Jonestown, Guyana -- Razor grass, vines and a few wild daisies cover the area where American cult leader Jim Jones urged more than 900 followers to commit mass suicide.
Few care to remember the horrors of Nov. 18, 1978.
But painful memories are reawakening with a new influx of foreigners - U.S. missionaries and wildcat Brazilian gold miners - to the remote jungle outpost.
"I see strange faces and I feel scared again,'' said Caroline George, 37, whose three siblings died at Jonestown. "Everything is different in Guyana but it somehow feels the same.''
Residents of Port Kaituma, the nearest town about six miles away, asked themselves the other day what the business might be of a Nigerian who stopped in at a diner for some fried chicken; and of a Colombian who landed on the airstrip in a private plane.
This newfound multiculturalism, reminiscent of Jones' dream of a Utopian multiracial society, is not welcomed by villagers whose collective psyche was scarred by the mass suicide.
"All of the activity here has brought better business but some of the people who come in here, I just don't like,'' said Denise Duke, 37, owner of the Big "D'' Food Mall, a wooden restaurant specializing in chicken foot soup. "A lot of us are still suspicious of outsiders. Sure they bring us things, but what do they take in return?''
The town has more than quadrupled in size and population since the Jonestown massacre. Most of the 7,000 residents are native Amerindians and descendants of African slaves and East Indian indentured laborers imported centuries ago to Britain's only colony in South America.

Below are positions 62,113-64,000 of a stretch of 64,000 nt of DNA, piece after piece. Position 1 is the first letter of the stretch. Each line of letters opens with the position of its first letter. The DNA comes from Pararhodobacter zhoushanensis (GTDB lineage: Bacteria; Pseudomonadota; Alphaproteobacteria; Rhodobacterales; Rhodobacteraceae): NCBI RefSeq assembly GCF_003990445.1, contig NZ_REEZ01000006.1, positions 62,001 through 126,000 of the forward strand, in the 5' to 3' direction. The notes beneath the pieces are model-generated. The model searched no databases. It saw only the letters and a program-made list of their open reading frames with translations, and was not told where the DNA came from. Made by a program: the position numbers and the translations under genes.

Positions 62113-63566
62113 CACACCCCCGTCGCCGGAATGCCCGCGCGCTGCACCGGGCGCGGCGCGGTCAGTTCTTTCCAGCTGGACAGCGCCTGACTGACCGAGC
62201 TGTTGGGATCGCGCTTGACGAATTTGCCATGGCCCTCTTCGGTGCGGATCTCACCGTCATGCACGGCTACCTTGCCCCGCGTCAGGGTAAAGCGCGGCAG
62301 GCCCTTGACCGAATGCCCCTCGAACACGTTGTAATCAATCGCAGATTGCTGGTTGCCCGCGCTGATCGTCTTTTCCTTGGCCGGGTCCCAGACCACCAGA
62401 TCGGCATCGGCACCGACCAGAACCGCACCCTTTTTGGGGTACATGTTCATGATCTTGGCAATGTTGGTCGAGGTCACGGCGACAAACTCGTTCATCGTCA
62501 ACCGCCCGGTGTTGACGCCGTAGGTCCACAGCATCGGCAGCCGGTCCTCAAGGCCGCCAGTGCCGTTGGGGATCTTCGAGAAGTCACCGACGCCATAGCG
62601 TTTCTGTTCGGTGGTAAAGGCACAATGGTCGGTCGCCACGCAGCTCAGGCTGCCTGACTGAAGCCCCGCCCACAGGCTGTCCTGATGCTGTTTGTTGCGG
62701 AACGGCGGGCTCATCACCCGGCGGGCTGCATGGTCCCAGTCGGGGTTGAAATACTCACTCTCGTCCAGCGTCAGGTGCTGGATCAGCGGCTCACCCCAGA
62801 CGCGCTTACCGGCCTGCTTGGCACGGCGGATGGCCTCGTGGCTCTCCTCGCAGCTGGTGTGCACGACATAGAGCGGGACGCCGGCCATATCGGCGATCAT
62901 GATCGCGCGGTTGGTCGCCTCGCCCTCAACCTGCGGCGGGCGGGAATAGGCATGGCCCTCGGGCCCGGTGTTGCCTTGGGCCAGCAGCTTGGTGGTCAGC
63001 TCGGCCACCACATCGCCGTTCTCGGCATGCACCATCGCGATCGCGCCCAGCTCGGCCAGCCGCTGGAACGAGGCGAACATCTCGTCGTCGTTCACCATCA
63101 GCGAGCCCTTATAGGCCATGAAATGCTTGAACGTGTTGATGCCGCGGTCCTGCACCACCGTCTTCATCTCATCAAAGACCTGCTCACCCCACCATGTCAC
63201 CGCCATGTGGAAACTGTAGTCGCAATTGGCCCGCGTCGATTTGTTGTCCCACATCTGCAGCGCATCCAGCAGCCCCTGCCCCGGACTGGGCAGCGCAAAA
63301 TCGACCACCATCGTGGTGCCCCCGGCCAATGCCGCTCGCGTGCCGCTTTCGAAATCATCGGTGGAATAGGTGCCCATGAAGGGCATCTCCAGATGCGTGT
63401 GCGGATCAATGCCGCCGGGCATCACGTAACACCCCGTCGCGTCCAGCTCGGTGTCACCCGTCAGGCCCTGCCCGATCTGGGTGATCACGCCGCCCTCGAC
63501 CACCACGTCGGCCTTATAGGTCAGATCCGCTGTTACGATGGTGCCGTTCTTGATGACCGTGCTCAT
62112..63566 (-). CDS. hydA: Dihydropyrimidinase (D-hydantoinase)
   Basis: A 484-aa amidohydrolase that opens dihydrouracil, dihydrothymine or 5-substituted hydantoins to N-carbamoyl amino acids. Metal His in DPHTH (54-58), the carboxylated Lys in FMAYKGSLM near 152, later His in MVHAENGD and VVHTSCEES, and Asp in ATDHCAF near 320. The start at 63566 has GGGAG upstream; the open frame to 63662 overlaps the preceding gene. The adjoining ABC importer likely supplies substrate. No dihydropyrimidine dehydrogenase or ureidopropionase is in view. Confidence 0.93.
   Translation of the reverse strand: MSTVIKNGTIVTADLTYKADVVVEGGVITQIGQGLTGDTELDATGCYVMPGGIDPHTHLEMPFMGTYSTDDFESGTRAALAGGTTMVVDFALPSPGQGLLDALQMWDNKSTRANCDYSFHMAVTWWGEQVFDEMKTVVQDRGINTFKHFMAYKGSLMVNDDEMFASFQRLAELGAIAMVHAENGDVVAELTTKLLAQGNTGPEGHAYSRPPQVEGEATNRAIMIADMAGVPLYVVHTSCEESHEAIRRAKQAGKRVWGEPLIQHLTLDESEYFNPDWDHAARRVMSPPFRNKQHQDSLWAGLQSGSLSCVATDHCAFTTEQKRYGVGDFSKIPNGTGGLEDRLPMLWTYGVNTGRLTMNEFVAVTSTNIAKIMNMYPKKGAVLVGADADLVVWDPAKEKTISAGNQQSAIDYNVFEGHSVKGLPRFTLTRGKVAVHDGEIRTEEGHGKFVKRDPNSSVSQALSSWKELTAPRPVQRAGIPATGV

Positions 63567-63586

An interior covered by impenetrable jungle and dissected by snake-infested rivers prevented the Guyanese government from monitoring Jones' activities, and accounts for a different kind of lawlessness today.
Port residents complain that President Bharrat Jagdeo's government, preoccupied with growing anarchy in the capital, Georgetown, is not doing enough to prevent foreigners from stealing Guyana's wealth.
Meanwhile, locals say, Brazilians and Venezuelans who have joined a gold rush often mine without permits and smuggle their gains across unpoliced borders.
Others complain the government is too trusting of foreign churches and missionaries.
Baptist pastor Dean Runyon, from Cleveland, Ohio, has gathered more than 400 followers in four years for his church, which offers services and helps with small community projects.
"Why I came to Guyana? That's a long story,'' says Runyon, hurrying to a sermon and referring other questions to his parishioners. "I have nothing to hide, though.''
"Pastor Runyon is no Jim Jones,'' said parishioner Raymond Wong, 32. "He preaches the word of God, but that's it.''
Few of these churchgoers are old enough to remember Jonestown.
"A lot of us who were around when Jonestown happened stopped going to church,'' said Paul Adams, 49, who helped Jones clear land for the agricultural commune where he and his followers grew bananas and cassava and raised pigs.
Hundreds of men, women and children, followed Jones. They built cottages, workshops, dormitories and cultivated crops on 300 acres carved from dense tropical rain forest, some 140 miles from a capital reachable only by air or boat.
Then a congressman from San Francisco flew to the jungle compound one day to investigate allegations of abuse. As U.S. Rep. Leo Ryan was preparing to return to the United States with 18 temple members who had wanted to leave, he was ambushed on the airstrip.
Ryan, three newsmen and a cult defector were killed. Eleven others were injured. Then Jones exhorted his followers to drink cyanide-laced grape punch. Babies were killed by squirting it into their mouths with syringes. Most adults were poisoned, some forcibly. Some were shot by cult security guards. Hours later, 912 of Jones' followers were dead. So was Jones, found with bullet wound in his head, whether it was suicide or murder is unknown.
"Something like that would never happen again here,'' said Tourism Minister Manzoor Nadir. "I think the country learned its lesson the hard way.''